Current U.S. Federal Budget Deficit

How It Impacts the US Economy

Obama, With Former Presidents Bush And Clinton, Speaks On Haiti
Presidents Bush and Obama ran up the highest budget deficits, dollar-wise.. Photo: Brendan Smialowski/Getty Images

What Is the Current Deficit?

For Fiscal Year 2017 (October 1, 2016 - September 30, 2017) the U.S. Federal budget deficit is $503 billion. U.S. government spending of $4.147 trillion is higher than its revenue of $3.644 trillion. 

What Causes Budget Deficits?

Most people blame the deficits on the 2008 financial crisis. However, that's only half the real story. These huge deficits were a result of four factors, and only the last two were related to the recession.

First, the attacks on 9/11 led to the War on Terror. That doubled annual military spending from 

Second, mandatory spending has increased. Spending to pay benefits for Social Security, Medicare and other mandated programs has exceeded $2 trillion a year since FY 2011. These payments consume most of the revenue in each year. They cannot be changed without an act of Congress. This is difficult to do politically, since any benefits that are cut will take money out of the pockets of current beneficiaries.

Third, the $787 billion economic stimulus package cut taxes, extended unemployment benefits, and funded public works projects to create jobs directly. This expansionary fiscal policy was needed to kick-start the economy out of recession, which it did in the second quarter of 2009.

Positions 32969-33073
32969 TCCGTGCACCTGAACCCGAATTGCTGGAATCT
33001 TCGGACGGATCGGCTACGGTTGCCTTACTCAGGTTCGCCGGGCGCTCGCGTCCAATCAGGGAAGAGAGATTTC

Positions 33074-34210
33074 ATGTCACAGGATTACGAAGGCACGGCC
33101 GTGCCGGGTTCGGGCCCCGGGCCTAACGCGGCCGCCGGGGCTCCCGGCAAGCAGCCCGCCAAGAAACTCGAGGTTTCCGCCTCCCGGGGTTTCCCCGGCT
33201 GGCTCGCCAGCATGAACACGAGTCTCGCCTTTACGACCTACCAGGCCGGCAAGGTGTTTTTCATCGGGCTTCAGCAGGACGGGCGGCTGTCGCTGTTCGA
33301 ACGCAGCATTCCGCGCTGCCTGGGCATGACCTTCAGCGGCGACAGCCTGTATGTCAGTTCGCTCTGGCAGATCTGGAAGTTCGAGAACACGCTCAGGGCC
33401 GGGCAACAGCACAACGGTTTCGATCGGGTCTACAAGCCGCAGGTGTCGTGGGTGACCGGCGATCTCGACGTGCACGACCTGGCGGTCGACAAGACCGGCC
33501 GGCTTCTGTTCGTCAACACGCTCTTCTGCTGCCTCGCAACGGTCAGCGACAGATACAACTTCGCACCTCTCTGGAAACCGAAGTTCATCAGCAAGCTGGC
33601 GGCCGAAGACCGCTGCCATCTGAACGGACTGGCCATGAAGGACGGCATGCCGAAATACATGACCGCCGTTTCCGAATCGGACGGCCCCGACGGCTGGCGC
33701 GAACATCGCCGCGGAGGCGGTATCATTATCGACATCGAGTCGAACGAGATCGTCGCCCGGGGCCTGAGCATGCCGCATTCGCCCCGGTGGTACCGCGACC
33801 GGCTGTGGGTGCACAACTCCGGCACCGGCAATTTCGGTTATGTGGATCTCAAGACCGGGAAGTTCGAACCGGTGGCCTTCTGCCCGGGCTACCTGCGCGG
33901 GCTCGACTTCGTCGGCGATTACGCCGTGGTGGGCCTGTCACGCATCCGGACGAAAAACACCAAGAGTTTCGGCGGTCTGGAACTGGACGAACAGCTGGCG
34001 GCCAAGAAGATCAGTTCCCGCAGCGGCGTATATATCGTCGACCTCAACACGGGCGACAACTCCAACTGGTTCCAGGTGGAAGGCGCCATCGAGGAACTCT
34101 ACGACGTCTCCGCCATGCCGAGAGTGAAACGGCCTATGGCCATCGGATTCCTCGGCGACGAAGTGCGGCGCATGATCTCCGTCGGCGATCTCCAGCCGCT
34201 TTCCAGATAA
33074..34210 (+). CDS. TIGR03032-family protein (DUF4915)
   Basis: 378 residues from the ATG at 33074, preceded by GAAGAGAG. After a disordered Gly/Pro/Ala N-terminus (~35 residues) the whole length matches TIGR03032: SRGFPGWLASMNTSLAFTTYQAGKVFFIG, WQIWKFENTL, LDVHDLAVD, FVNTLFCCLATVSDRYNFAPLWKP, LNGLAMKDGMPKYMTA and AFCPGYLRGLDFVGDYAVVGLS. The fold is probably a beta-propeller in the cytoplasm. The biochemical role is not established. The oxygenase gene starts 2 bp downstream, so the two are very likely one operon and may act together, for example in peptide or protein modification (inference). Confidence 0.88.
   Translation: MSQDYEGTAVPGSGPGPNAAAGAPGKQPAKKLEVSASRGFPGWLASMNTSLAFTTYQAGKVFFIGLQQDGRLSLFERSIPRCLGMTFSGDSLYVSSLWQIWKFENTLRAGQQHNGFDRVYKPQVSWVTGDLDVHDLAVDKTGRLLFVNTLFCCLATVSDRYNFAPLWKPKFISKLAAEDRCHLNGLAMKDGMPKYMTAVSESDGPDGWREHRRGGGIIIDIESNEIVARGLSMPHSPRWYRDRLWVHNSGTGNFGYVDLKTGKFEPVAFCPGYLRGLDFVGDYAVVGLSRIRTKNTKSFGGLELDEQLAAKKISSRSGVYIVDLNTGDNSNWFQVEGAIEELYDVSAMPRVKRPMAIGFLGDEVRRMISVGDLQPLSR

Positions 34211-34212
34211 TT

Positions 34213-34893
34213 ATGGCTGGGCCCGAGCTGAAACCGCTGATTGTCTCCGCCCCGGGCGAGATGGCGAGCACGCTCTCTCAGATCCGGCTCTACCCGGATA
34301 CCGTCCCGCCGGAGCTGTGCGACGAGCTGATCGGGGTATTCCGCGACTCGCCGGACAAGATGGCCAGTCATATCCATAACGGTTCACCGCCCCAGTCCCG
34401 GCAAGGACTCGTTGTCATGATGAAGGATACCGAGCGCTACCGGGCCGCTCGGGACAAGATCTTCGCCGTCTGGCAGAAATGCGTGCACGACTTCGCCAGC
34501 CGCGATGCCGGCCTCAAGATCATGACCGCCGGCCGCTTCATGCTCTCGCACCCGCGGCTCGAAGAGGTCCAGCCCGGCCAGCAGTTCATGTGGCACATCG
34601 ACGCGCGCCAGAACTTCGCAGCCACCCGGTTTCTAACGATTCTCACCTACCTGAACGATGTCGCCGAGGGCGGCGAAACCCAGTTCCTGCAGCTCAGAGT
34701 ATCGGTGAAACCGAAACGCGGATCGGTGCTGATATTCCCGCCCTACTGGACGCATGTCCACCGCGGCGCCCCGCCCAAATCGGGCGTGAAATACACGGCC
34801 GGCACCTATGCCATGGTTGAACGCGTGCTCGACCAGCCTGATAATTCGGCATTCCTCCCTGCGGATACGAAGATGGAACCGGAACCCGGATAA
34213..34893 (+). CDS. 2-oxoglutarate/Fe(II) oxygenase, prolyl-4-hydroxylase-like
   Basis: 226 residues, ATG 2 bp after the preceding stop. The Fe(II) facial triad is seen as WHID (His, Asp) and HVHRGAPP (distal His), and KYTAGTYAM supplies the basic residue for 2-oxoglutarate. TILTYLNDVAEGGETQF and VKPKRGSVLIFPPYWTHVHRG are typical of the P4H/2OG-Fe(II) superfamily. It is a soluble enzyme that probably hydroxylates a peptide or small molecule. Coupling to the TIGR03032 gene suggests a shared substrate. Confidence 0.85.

Fourth, the recession reduced Federal income. As the economy tanked, so did tax revenues. Government income fell from its pre-recession record of $2.568 trillion in FY 2007 to $2.1 trillion in FY 2009.

It didn't recover until FY 2013, reaching $2.775 trillion.

Why the Government Overspends

The difference between the U.S. government and you is that the President and Congress plan to overspend. (Hopefully, you don't!) This is for three reasons:

  1. The more the government spends, the more it stimulates the economy. That's because government spending is, itself, a component of GDP.
  1. There are many other countries, like China, willing to lend us the money.
  2. Politicians get elected for creating jobs and growing the economy. They lose elections when unemployment is high and for raising taxes.

When You Should Be Concerned

On a year-by-year basis, a budget deficit is not really a concern. The U.S. government is like the world's best customer -- it buys a lot, and since its economy has been one of the world's strongest, it has always paid the debt back.

It's only when the debt-to-GDP ratio  approaches or exceeds 100% that owners of the debt become concerned. That's because they might wonder whether the U.S will be able to make good on its debt. They also became concerned when tea party Republicans in Congress hinted it might default on its debt, as in 2011 and again in 2013. 

The Deficit Is Being Reduced

The government has reduced the deficit for the FY 2016 budget. However, it has no intention of eliminating it. The Office of Management and Budget (OMB) forecasts a deficit of at least $450 -$500 billion a year through FY 2024.

Although it's an improvement, and necessitates painful and hotly disputed spending cuts and tax hikes, it's still not a surplus and will add to the debt. Article updated February 23, 2016.

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